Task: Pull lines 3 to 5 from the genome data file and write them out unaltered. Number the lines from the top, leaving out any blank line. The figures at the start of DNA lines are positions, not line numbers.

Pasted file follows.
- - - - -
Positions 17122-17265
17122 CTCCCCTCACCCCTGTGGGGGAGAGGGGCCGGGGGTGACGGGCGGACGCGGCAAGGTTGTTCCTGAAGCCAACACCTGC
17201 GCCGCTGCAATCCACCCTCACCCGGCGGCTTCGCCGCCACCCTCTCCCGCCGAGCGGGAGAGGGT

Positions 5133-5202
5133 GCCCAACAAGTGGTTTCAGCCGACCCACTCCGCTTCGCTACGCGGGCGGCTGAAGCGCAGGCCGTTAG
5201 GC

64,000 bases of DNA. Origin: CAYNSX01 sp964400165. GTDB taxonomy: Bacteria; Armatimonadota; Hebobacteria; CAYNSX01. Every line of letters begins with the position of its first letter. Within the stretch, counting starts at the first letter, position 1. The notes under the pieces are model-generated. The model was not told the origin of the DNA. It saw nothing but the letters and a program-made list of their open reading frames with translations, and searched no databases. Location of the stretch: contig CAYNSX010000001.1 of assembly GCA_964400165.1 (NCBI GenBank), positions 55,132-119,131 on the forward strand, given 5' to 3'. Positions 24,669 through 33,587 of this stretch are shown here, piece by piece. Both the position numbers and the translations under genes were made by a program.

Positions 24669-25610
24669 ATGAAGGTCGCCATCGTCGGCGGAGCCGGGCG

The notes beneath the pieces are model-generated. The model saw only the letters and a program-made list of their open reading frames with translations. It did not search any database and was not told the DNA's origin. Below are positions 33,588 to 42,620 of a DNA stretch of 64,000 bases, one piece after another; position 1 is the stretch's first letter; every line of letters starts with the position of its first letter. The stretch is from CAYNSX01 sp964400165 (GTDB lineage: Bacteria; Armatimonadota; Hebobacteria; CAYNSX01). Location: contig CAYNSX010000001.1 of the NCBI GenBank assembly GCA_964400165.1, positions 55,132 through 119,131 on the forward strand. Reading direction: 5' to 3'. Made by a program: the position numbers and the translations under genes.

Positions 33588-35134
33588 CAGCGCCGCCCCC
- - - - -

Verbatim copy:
17201 GCCGCTGCAATCCACCCTCACCCGGCGGCTTCGCCGCCACCCTCTCCCGCCGAGCGGGAGAGGGT

Positions 5133-5202
5133 GCCCAACAAGTGGTTTCAGCCGACCCACTCCGCTTCGCTACGCGGGCGGCTGAAGCGCAGGCCGTTAG